ASEAN will progress towards greater market integration and the economic strength of India and China can only grow further. As a relatively small economy, we have to “punch above our weight”. In this regard, I congratulate our financial institutions whom have made successful inroads overseas, establishing Malaysian brands in the respective local markets. With the increase in trade and investment activities within the region, from South to North East Asia, the aggregate volume of cross-border transactions can only expand and this, in turn, will further promote Kuala Lumpur as a multi-currency regional centre of origination and distribution. This is our ambition.

Ladies and gentlemen,


A globalised market brings bountiful fruits but with it, too, its fair share of poison. Greater market integration will result in higher exposure to undesirable externalities. Contagion risks must be mitigated and systemic faults need to be contained. Therefore, the co-operation and mutual assistance initiatives between the region’s regulators and market participants must take a new emphasis in the exchange of not only risk management techniques and processes but also of dynamic information and alert systems. In this regard, I must commend our regulators in their efforts to continuously upgrade their linkages and network within their efforts to continuously upgrade their linkages and network within their international fraternities.


God governance and ethical market practices


I take pride standing here today to say that with the many challenges and adversities that came our way, we have prospered and we have grown and matured to take on the next set of challenges. We have developed our capital market as an efficient platform for intermediaries, such as all of you here today, to serve the building of this Nation. You have brought real development and tangible benefits to the improvement of millions of lives. From the creation of a world class infrastructure to building a strong middle-class, the local capital market has made it possible for Malaysia ready to leap into the next era of economic development.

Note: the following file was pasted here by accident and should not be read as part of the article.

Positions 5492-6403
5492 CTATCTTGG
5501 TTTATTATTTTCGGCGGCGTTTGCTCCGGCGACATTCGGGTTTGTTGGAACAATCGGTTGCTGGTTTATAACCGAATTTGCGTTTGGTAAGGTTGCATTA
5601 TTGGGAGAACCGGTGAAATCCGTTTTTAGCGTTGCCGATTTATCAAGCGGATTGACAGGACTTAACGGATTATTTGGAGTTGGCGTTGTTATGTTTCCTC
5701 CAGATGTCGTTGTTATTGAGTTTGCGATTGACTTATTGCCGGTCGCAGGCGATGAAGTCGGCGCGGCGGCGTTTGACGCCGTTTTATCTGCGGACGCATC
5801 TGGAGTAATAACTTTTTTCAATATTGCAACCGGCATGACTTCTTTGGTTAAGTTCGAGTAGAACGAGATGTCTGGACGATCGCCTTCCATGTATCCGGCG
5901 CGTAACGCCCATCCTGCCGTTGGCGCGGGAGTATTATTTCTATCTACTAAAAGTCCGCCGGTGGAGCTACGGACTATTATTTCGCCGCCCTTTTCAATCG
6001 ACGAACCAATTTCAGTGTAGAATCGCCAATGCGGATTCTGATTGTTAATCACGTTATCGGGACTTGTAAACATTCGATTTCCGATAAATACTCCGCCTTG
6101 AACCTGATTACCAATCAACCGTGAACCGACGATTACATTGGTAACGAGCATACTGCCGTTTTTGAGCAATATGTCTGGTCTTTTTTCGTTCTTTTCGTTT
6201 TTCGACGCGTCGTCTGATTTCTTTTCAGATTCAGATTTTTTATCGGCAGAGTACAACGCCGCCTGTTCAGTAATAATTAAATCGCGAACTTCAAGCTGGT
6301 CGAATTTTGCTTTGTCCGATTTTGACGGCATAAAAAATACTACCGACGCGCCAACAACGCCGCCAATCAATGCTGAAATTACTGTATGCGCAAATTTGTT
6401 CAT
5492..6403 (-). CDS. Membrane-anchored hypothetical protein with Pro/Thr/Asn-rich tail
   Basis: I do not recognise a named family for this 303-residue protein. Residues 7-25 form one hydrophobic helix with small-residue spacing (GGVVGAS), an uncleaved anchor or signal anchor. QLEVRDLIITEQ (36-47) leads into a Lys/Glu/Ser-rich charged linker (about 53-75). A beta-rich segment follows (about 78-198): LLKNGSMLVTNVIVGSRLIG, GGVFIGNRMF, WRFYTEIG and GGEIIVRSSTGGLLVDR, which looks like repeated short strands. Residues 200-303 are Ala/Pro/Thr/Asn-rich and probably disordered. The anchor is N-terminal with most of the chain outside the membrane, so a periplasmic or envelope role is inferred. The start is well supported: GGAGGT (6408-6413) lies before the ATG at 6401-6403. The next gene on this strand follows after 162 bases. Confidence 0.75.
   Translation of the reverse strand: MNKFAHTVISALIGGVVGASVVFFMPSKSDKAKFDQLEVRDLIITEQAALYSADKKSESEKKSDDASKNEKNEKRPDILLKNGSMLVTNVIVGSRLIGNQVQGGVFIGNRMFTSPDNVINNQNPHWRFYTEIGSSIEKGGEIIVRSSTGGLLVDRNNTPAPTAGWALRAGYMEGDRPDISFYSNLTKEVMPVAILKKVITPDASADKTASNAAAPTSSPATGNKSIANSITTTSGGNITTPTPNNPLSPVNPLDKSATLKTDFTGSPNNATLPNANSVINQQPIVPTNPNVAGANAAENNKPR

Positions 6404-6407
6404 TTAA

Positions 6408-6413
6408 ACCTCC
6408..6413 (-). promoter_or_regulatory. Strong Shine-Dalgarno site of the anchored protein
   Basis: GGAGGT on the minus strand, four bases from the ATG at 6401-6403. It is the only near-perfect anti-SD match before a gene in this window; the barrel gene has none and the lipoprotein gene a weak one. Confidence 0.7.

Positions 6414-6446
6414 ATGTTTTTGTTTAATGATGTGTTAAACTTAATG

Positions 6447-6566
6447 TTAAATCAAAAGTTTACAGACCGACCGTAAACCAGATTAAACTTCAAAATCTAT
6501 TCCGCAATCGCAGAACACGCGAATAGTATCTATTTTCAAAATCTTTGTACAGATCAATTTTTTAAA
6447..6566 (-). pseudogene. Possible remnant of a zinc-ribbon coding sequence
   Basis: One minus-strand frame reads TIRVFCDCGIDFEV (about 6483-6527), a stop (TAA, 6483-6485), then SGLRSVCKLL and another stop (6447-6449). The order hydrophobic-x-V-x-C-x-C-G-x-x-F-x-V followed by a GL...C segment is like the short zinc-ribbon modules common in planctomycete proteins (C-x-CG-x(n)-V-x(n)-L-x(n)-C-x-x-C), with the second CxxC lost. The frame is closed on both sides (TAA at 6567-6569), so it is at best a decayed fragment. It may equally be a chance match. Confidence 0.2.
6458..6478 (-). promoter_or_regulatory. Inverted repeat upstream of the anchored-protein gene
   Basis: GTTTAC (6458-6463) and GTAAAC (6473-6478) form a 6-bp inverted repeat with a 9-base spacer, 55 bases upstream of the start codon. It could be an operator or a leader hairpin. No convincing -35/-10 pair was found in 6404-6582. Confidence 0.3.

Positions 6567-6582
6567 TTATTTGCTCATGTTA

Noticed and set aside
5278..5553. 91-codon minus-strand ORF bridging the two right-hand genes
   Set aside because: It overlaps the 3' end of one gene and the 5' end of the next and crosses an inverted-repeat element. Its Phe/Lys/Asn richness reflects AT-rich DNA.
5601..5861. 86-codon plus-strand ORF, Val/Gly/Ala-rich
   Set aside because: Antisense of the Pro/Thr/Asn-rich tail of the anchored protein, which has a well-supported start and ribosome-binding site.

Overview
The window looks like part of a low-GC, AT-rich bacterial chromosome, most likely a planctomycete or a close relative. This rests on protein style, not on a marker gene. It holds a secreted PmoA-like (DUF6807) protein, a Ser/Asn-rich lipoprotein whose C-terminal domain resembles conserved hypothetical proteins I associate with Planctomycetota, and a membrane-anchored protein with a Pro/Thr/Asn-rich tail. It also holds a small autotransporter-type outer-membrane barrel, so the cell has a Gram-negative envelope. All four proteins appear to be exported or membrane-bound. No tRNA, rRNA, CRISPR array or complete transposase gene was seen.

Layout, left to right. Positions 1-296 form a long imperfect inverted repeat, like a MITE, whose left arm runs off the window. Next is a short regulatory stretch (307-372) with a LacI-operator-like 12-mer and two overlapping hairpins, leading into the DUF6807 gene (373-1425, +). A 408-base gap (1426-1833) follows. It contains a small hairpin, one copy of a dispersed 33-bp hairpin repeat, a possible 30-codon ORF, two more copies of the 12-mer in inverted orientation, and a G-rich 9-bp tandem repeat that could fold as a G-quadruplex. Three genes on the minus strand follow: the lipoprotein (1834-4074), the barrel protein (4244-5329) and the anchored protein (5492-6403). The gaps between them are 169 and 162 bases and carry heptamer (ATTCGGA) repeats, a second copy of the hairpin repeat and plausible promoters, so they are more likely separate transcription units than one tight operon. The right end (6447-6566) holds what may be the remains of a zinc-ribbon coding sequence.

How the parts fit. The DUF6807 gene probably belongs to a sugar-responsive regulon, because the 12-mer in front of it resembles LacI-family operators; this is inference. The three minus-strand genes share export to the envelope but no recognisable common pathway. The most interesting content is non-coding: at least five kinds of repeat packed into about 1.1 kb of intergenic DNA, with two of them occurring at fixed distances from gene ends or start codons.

As we move to a higher income economy, I would like to stress that we must never forget why we are here in the first place. There has to be a greater good for all that we do. Ethical practices, good governance and a wisely set moral compass must be the hallmark of our daily course. We do not sell things consumers do not understand nor do we spread risk in an unjust manner. Form must not take precedence before substance and we cannot legitimize what is immoral just because it is legal.


No amount of legislation can prevent a crime. For all the rules and regulations, laws and statutes we the Government can enact, the capital market needs to be ultimately self-governing. Self-governance, in this context, is defined as the self-imposed discipline taken to ensure that the outcome of any particular transaction is just and wise. While it is debatable whether the creation of profits for the sake of profits is immoral, I have no doubt that it will surely lead to greed and greed, ladies and gentlemen, is not good.

Islamic finance as a viable export product


It is this endeavour that makes Islamic finance an ideal export. This is our niche. This is our value proposition. Good ethics, a fair sense of justice and anchored in strong moral ground must be the platform that we stand on. This is CSR in its truest form, embedded in the products that we sell and practiced in our daily operations. As you very well know, the growth in ethical financial products has risen dramatically in the last several years. As at June 2009, Shariah-compliant unit trust in Malaysia held a total market value of RM52.3bn while socially-responsible investment (SRI) is estimated to reach USD3.0 trillion by 2011 in the USA alone.

Ladies and gentlemen,



Let us all work together to make the Kuala Lumpur capital market recognised and hold reputation as an ethical, dynamic and robust regional centre with dual systems of finance; with Islamic finance taking centre stage in terms of product development, innovation and origination; a market characterised by the extent of the depth and breadth of its expertise and experience.


I am confident each and every one of us here can contribute meaningfully to this nation building challenge and God willing, Insyallah, we shall succeed. On that note, thank you again for coming in today and please enjoy your lunch.

Wabillahitaufik Wassalamualaikum Warahmatullahi Wabarakatuh.

1 Economic Planning Unit as at April, 2009.